As students have flooded back to Leeds, it has quickly become apparent that the grotty, bare and (usually) damp ridden uni bedrooms that we signed for a year ago, are really not up to scratch. Alongside fairy lights, posters and prints there is one major alteration that can instantly have your room feeling fresher and more homely: house plants. But how do we care for them? No one wants to invest in something that dies before their eyes at the start of the semester. Here’s ten tips of how to keep your leafy friends alive and thriving…
Seems obvious, right? All plants will need water to survive but the tricky bit is knowing when to bring out the watering can and how much to give them. Over-watering is one of the most common reasons that a houseplant dies. It’s important to let the soil dry out between watering as plants don’t do well constantly sitting in a damp pot. The best time to water houseplants is in the morning. This is because any excess water has a chance to evaporate in the warmer temperatures so that wet soil and leaves have a lower risk of causing diseases on your precious plants.
Stick your plants on the windowsill or in another well-lit areas of your bedroom. Even if they look aesthetically better over on the bookshelf, without a source of light, they aren’t going to be there long. However, artificial lighting can also be beneficial for your plants. Fluorescent and other warm lighting can help them to grow steadily, if directly shining onto the plant itself. However, when a plant is getting a lot of sunlight, it’s also important to reduce the amount of unnatural heat it’s subjected to. For example, not placing them too close to heating vents or radiators, as this can cause them to wilt significantly.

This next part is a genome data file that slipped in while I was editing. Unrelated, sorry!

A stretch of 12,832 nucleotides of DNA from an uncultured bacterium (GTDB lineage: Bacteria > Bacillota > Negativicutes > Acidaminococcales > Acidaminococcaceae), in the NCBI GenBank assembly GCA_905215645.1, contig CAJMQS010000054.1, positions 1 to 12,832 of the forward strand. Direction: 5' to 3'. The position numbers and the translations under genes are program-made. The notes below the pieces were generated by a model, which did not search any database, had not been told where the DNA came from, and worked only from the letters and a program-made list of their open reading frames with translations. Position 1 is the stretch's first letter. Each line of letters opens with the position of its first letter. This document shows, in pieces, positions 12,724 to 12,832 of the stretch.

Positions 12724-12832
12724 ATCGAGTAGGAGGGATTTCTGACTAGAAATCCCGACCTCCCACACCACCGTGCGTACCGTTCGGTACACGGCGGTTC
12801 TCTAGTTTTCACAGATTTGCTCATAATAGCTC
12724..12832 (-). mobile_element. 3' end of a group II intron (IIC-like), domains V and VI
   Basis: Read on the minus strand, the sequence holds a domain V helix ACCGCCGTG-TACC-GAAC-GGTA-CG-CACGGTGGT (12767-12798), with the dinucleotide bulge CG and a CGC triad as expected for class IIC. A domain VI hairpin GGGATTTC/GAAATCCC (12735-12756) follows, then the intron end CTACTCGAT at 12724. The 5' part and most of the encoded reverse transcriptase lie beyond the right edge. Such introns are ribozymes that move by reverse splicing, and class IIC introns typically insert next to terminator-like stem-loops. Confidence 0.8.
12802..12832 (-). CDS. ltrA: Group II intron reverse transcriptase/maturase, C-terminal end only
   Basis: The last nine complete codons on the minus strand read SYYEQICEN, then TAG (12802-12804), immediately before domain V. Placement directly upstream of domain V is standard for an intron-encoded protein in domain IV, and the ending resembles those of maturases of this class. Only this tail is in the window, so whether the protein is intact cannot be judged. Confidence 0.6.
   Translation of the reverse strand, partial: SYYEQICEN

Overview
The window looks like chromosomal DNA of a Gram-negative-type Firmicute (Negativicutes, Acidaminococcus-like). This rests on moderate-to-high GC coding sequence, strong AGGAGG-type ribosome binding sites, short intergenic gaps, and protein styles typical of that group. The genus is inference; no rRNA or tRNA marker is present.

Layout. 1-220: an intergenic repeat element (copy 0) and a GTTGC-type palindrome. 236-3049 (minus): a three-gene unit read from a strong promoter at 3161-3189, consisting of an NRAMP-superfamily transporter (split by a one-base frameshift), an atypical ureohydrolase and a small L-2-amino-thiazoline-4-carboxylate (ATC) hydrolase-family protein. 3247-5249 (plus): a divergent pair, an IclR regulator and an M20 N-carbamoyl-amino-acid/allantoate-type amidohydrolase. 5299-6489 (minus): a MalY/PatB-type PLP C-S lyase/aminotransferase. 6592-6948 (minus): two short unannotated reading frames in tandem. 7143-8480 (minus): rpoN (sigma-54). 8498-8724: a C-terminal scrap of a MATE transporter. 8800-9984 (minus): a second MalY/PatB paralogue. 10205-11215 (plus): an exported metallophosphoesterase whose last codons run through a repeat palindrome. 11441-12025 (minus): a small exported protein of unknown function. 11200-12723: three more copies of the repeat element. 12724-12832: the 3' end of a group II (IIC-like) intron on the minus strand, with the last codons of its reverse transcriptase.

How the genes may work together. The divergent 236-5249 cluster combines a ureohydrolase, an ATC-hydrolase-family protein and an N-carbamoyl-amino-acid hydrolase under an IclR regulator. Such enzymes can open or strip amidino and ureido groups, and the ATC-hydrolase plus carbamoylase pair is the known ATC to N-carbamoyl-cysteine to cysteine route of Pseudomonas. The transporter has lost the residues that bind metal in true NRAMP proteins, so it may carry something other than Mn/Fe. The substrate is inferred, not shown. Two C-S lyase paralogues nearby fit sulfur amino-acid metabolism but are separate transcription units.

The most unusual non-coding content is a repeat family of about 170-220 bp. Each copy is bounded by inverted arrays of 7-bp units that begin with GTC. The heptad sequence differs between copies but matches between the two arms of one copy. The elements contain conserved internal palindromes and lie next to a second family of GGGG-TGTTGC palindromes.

If you’re a particularly busy person, who might forget to pay attention to a plant, then I would suggest buying a tougher, drought tolerant type. For example, evergreen succulents, snake plants or cacti. I left my plant collection in Leeds over lockdown (RIP) but, shockingly my snake plant had actually survived without watering for a strong 4-month period. It’s also important to snip off any dead- brown, dry and relatively lifeless- leaves from your plant. For plants with longer leaves, such as spider plants, use scissors to cut off any browning ends yourself. This allows the remaining healthy leaves to receive more nutrients and have more space.
4. Watch and Learn
Take note of how your plants respond to their environment. Do they wilt on the windowsill? Is growth increased when you don’t water them daily? Some plant experts also believe that playing music can help plants thrive. Mort Garson’s ‘Plantasia’ is a good track to try for some relaxing, plant beneficial songs. All plants are different, so there’s no set rule about caring for them unanimously. Ultimately, with a little determination and attention, plants can make the perfect addition to a room. The plant parent status is therefore attainable for us all…
Header image credit: Megan Johnson